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Lessons from lockdown to improve education for all

The pandemic has highlighted systemic weaknesses in education delivery around the world. If we don’t address them, the opportunity to transform the life chances of millions of children, especially in poor countries will be missed, warns Andy Brock.

More than 168M schoolchildren in 14 countries have missed a whole year of classroom learning because their schools have remained largely closed since the outbreak of the COVID-19 pandemic, reports UNICEF, the United Nations Children’s Fund.

Studies from previous extended school closures in developing countries, such as those forced by the Ebola crisis in West Africa, have shown that a break in education of just three months can put back a child’s learning and attainment by 12 months. In many countries, social and economic barriers to education are higher for girls than boys, and loss of learning is especially acute for girls.

Those countries that adopted fast, flexible responses to the pandemic are already seeing their education systems recover. Children whose schooling continued via radio and television, online, or who were taught even intermittently, have lost comparatively less ground than those whose education halted in early 2020.

Experience in the last year points the way for policy and investment post-pandemic, to reform teaching and widen access to education for all children in line with the UN’s Sustainable Development Goals.

Real change in education delivery

Real change in education delivery

How might education have changed by 2030? Technology is playing an increasingly important role in education.

Access to digital learning will improve rapidly, thanks to increased development of solar energy, coupled with vastly improved battery life, cheaper smartphones and tablets, and increased network access and affordability. But in the poorest countries, blended learning combining print, radio and TV was what kept education going during the pandemic, and they are important for delivering inclusive education in the future.

Blended learning offers much greater flexibility in school timetables to meet children’s needs, particularly for girls, disadvantaged children and those who have special educational needs and/or disabilities.

Inspiring change: Changing behaviours to forge a gender equal world

Project delivery: Education quality improvement programme (EQUIP), Tanzania

Inspiring change: We can build back girls’ education for the better

Reforming exams and teacher training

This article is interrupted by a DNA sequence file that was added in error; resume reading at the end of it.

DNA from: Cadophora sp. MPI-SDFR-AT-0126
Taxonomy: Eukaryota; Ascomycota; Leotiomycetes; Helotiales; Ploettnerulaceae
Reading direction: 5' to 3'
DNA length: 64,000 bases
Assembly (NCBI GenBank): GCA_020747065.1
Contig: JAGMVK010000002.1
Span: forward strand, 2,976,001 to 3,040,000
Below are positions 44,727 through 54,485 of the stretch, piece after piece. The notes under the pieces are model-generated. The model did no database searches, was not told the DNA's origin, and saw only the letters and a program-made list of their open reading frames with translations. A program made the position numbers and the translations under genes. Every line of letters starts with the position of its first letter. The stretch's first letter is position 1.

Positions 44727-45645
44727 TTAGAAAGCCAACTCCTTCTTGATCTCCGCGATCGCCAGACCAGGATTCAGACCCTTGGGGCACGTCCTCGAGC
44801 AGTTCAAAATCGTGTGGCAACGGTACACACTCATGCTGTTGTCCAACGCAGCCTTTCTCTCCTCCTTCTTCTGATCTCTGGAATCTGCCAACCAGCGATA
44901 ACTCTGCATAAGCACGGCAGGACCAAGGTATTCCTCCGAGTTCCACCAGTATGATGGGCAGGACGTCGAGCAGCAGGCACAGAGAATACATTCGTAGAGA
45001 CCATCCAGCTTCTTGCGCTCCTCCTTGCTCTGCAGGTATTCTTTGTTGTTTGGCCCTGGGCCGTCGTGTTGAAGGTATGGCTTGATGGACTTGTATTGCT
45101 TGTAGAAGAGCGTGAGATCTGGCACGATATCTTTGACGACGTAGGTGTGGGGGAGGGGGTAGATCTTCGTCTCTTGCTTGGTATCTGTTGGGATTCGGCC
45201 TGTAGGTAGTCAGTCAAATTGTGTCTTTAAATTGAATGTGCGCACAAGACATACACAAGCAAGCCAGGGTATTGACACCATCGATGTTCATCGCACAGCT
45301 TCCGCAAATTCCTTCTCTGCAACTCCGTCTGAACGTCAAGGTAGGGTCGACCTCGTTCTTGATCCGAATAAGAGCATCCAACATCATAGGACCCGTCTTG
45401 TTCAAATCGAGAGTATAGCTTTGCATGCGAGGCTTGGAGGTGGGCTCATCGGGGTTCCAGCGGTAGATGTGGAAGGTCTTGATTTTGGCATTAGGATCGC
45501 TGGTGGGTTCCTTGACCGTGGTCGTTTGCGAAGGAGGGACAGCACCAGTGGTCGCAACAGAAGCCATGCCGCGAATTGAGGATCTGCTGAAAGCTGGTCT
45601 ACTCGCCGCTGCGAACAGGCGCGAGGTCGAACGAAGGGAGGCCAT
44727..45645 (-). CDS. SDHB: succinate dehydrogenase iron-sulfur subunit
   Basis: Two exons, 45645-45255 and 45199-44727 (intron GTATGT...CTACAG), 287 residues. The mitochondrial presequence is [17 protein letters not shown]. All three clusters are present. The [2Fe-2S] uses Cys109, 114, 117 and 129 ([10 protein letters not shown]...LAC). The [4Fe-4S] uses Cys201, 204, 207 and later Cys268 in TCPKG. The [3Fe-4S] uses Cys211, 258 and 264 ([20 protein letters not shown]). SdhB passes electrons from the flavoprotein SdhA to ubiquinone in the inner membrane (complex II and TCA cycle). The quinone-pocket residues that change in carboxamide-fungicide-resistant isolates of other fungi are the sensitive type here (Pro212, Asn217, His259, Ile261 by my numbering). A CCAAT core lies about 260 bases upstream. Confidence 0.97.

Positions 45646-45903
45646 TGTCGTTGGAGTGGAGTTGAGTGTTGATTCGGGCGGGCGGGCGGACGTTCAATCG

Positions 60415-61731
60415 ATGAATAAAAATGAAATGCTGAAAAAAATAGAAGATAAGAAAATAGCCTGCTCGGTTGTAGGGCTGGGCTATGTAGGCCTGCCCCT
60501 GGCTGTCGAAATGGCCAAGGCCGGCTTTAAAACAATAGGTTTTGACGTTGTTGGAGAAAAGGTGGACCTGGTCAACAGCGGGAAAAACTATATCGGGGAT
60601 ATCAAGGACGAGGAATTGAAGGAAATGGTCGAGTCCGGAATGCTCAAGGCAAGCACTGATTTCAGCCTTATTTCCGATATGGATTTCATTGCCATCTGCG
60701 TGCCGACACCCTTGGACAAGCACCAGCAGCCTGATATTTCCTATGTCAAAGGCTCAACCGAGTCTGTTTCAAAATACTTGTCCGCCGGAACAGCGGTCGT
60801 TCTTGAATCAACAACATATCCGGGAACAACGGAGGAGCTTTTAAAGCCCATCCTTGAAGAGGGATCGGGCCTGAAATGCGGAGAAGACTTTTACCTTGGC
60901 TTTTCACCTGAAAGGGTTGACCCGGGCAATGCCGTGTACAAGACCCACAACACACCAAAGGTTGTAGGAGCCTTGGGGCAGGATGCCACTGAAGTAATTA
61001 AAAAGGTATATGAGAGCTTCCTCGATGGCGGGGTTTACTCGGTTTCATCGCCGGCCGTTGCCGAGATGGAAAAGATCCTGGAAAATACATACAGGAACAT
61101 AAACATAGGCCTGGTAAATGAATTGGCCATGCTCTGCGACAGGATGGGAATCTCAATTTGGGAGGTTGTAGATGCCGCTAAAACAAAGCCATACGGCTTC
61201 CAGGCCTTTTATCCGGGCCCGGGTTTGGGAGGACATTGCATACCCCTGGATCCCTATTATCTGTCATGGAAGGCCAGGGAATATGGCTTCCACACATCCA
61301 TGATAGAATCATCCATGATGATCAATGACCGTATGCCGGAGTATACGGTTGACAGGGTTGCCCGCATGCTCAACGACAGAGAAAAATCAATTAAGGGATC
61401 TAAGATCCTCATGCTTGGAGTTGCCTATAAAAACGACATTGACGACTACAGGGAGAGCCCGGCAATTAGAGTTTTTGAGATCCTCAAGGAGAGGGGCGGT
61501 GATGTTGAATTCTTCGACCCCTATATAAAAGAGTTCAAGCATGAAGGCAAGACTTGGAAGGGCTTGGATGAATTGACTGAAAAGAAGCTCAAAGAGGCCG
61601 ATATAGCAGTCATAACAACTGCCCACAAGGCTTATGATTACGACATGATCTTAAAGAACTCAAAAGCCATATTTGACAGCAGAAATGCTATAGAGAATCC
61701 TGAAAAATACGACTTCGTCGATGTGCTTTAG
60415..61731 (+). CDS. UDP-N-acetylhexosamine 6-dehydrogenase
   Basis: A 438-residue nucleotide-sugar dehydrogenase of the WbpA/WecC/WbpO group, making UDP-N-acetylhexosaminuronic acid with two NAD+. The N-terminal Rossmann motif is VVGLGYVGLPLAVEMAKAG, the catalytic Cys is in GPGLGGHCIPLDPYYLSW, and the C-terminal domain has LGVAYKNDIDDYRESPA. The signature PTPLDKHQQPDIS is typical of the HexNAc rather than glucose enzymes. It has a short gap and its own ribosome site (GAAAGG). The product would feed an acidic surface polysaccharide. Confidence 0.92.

Reforming exams and teacher training

Exams drive the way teaching is delivered – ‘teach to the test’ is a mantra in many schools – and fundamental change in education depends on reforming examination systems.

Successive lockdowns and school closures have forced education ministries to assess students’ learning skills and ability (formative assessment), rather than the traditional exam-based test of what they have learned (summative assessment). This shift enables changes to the curriculum and modes of delivery. But it will be hard to sustain.

Reforming exam systems is difficult the world over. Political leadership and strategic planning are needed to achieve lasting change in favour of continuous assessment. Institutions need to be modernised and some of the funding for schools and education authorities should be directed towards better learning outcomes.

Trainee teachers must gain classroom experience before qualification and more female teachers must be recruited. Teachers must broaden their roles, becoming leaders of learning rather than guardians of content. And they must understand the value of flexible delivery methods.

Increasing resilience

Increasing resilience

One of the important lessons from COVID-19 is that all aspects of education must become more resilient, to avoid disruption from future risks including pandemics, natural disasters, the effects of climate change, and rapid social and technological changes.

Teachers and children themselves are key actors in building resilience, which encompasses social and emotional learning, mental health, psychological and social support, and education about sexual and reproductive health and rights. Broadening the focus of schooling to include emotional and psychological resilience alongside academic learning strengthens the resilience of children individually, contributing to a more resilient society.

Meanwhile, flexible, adaptable, digitally inclusive and blended modes of delivering education, developed and proven during the pandemic, improve the resilience of education delivery against disruption. Even here vigilance is needed against a digital divide exacerbating existing inequalities.

If politicians and education decision-makers heed the lessons of the pandemic, they will embrace digitally assisted, blended, flexible approaches to teaching and learning, new modes of assessment and improved ways of training and incentivising teachers. If they don’t, then millions of children, especially girls, stand to be educationally disadvantaged.

Project delivery: Strengthening education systems in a time of crisis

Inspiring change: Meeting the COVID-19 challenges to children’s education

      Cambridge Education is Mott MacDonald’s education consultancy. It is a member of the UNESCO Global Education Coalition, a platform for collaboration and exchange to protect the right to education during and beyond the COVID-19 pandemic.

      Read how Cambridge Education developed innovative responses to the pandemic on its UK aid-funded education programmes across sub-Saharan Africa.

      Andy Brock, international education portfolio manager, Cambridge Education

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